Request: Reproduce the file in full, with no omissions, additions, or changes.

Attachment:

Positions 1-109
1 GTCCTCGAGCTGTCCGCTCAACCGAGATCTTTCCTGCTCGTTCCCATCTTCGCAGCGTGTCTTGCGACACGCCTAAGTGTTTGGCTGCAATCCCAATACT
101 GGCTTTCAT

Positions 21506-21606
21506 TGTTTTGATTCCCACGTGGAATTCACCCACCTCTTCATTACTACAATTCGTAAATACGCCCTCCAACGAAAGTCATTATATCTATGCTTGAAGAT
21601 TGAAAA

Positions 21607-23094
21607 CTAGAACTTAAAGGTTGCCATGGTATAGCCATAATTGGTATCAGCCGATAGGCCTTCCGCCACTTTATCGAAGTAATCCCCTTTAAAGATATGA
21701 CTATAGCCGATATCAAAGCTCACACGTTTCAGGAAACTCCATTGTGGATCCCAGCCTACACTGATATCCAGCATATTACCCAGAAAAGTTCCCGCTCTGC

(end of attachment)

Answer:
Positions 1-109
1 GTCCTCGAGCTGTCCGCTCAACCGAGATCTTTCCTGCTCGTTCCCATCTTCGCAGCGTGTCTTGCGACACGCCTAAGTGTTTGGCTGCAATCCCAATACT
101 GGCTTTCAT

Positions 21506-21606
21506 TGTTTTGATTCCCACGTGGAATTCACCCACCTCTTCATTACTACAATTCGTAAATACGCCCTCCAACGAAAGTCATTATATCTATGCTTGAAGAT
21601 TGAAAA

Positions 21607-23094
21607 CTAGAACTTAAAGGTTGCCATGGTATAGCCATAATTGGTATCAGCCGATAGGCCTTCCGCCACTTTATCGAAGTAATCCCCTTTAAAGATATGA
21701 CTATAGCCGATATCAAAGCTCACACGTTTCAGGAAACTCCATTGTGGATCCCAGCCTACACTGATATCCAGCATATTACCCAGAAAAGTTCCCGCTCTGC